This cannot be over-emphasized! Somehow, you have got to make sure this ALWAYS gets done, for health and safety and to make a great first impression. A good friend said that they judged restaurants by how clean their restrooms were, because they felt that the cleanliness of the restrooms was a symbol of how well-run the restaurant was. I agree.

2. Make the visits FUN!
I remember what a priest told me long ago about getting people to come to church: "Ya gotta make it more fun than a picnic, or people will not come!" He was right!

3. Have ongoing good PR and marketing.
A railroad museum I know of was also described as its city's "best-kept secret". No one can visit any place if they don't know it exists. And nowadays, with all the many choices for John Q Public's attention, it is harder than ever to stand out. But we have to try, and do a good job. Pay attention to what actually works in getting your museum positive attention, and do it. I like the idea of regularly shmoozing with local media. TV stations always need stories to fill air time, so let's get our Boards and volunteers to brainstorm some interesting ideas for stories the local media can use. And remember -- once is not enough. We need repeated publicity, with somewhat different content each time.

4. Make things move -- if you can.
Things that move are always much more interesting than things that stand still. Show what those things did when in regular service. Invite the public up into the cab and let them blow the whistle or horn. If you have an operating diesel, have the engineer rev up the prime mover, after telling visitors to listen for it. Or let visitors move the throttle themselves. That will make a huge impression! (As far as possibly legitimate concerns about this telling some irresponsible people or criminals how to get a diesel locomotive to move -- well, then, if that is a legitimate concern, then no museum or tourist RR should ever do "Run a Locomotive" programs.)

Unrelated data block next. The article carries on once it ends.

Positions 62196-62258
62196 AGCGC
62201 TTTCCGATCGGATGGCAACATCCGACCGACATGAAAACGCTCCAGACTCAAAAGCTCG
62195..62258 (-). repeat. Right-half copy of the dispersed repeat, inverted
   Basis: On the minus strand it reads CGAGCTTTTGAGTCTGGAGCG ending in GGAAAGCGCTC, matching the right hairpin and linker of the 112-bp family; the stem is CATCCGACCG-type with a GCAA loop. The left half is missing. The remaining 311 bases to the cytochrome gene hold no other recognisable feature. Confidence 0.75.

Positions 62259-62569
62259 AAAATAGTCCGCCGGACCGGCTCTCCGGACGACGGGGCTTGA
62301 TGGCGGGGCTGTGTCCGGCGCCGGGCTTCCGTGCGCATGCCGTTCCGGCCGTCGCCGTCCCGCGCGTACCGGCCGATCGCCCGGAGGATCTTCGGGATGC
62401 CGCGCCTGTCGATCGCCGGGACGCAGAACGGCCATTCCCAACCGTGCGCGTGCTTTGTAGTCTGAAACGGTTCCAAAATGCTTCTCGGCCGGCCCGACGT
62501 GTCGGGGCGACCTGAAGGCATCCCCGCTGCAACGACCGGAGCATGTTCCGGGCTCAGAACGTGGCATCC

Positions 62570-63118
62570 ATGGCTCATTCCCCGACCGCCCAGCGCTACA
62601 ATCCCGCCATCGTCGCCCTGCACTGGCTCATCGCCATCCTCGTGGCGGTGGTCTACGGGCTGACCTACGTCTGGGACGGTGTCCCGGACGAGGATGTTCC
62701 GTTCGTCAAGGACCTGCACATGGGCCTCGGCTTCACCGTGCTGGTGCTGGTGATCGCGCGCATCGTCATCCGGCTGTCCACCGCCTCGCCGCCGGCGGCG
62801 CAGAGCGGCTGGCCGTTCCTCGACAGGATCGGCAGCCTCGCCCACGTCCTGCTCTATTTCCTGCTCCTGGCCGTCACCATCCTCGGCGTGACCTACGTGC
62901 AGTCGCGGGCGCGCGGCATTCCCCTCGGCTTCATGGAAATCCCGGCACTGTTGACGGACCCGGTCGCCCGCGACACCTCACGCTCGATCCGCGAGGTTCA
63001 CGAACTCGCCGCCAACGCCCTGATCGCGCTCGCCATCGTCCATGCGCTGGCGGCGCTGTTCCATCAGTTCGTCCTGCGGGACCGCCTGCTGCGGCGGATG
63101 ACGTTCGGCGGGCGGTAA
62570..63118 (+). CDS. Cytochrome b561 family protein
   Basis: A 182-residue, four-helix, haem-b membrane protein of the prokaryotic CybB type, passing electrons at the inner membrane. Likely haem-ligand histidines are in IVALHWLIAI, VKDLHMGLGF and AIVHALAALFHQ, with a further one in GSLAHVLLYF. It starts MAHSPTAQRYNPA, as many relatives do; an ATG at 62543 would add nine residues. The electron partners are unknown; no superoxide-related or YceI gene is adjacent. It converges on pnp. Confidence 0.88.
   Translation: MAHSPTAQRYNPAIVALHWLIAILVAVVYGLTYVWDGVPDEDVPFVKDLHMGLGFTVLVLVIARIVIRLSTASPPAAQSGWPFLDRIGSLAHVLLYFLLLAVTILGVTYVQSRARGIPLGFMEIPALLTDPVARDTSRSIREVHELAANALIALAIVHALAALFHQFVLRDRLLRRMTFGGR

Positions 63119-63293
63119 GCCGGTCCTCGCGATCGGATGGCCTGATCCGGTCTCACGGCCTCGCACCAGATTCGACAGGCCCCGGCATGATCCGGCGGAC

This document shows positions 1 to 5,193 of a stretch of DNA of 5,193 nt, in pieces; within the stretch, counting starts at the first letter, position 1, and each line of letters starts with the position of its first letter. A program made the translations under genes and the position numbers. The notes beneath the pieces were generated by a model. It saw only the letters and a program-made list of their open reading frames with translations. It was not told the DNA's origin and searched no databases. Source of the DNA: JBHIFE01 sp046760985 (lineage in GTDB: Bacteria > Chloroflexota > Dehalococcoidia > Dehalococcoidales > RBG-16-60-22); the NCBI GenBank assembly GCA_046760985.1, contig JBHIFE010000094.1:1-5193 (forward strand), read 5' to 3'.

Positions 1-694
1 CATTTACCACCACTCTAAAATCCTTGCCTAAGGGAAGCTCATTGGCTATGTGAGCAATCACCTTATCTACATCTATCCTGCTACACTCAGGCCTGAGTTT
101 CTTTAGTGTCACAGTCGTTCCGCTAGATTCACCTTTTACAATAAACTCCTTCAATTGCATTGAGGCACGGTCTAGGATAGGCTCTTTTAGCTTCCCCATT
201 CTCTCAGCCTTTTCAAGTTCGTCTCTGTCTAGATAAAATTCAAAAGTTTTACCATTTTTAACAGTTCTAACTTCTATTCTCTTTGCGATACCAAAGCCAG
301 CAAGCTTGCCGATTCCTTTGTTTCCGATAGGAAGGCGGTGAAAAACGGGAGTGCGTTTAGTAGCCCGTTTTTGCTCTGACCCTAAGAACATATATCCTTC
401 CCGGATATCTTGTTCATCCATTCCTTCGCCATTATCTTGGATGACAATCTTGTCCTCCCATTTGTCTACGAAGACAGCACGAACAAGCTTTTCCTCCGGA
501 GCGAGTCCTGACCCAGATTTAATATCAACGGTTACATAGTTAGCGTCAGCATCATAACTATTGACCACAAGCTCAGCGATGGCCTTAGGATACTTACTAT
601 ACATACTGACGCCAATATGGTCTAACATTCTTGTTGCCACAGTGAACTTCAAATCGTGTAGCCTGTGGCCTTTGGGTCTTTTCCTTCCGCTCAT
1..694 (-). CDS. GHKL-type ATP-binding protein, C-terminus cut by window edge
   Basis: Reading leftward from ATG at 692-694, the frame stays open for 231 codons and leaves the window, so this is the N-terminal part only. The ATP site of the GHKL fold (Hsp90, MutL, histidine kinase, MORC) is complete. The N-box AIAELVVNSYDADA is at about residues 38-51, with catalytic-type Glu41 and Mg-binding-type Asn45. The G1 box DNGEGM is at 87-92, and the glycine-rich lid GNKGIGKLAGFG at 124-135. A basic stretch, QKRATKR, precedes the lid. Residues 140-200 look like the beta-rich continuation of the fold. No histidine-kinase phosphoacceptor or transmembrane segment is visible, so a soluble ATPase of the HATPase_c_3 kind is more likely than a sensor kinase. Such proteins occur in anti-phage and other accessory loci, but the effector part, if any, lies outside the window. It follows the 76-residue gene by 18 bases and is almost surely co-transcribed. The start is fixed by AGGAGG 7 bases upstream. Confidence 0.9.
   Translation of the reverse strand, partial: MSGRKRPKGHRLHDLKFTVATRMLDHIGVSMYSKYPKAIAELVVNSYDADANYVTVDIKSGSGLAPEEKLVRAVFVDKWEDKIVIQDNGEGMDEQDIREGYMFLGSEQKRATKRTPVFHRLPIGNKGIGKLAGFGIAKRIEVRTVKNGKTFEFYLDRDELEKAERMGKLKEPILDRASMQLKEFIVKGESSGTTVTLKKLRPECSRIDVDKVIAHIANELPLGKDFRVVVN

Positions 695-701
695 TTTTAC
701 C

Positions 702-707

5. Tell interesting stories about the equipment and the PEOPLE who operated it.
People love good stories that they can relate to, even though relatively few people nowadays are related to anyone who works for a railroad. But do NOT tell the public the negative things about railroading, other than maybe to say that it can be dangerous. Train your tour guides / docents to be interesting and enthusiastic, but not over-the-top with enthusiasm. They must be genuine. I like the "gee-whiz" attitude of the late Huell Howser, of "California's Gold". He was very enthusiastic, but that was never annoying -- just always very enjoyable and contagious.

6. Change things over time.
"Locomotive & Railway Preservation" magazine made an excellent point about this in an editorial long ago. They said that too many railroad museums give visitors the very same experience every visit -- that nothing ever changes. "Been there once, seen it all -- no need to go back again." That is what museums need to be aware of and avoid.

7. Have an Operation Lifesaver display.
And, when you can, have OL presentations. THAT is a VERY important part of fulfilling your mandate to educate the public.

8. Have interactive displays.
As a child, I really enjoyed a visit in 1951 to the Chicago Museum of Science and Industry because it was the only museum I had ever visited that had interactive displays. I never forgot how much FUN that was. That was so long ago that I cannot now remember what they had that was interactive, but it was lots of fun. (I was 9 then.)

9. Partner with other history groups and other railroad-hobby groups for special displays.
The Golden Gate Railroad Museum, at our former San Francisco location, invited the Pacific Bus Museum to bring a couple of their historic buses to one or two of our Open Houses. That was great, and much more interesting than having only the same items on display, as it added something different to what was on display. We also had local model railroad clubs set up a large operating model railroad with members' modules in a large asphalt area we had in front of our engine house.

10. Get young people involved.
As another priest told the congregation long ago, "If the church does not pass on its message to the younger generation, it will be dead in a generation." This is true of all organizations. Please remember -- young people are our future!

11. Be friendly to everyone.
No museum should eve be just a "Good ol' boys" club. And watch out for cliques!

Comments appreciated!


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 Post subject: Re: Public image of railway museums
PostPosted: Sun Jul 01, 2018 4:28 pm 

Joined: Tue Aug 02, 2005 1:25 pm
Posts: 5389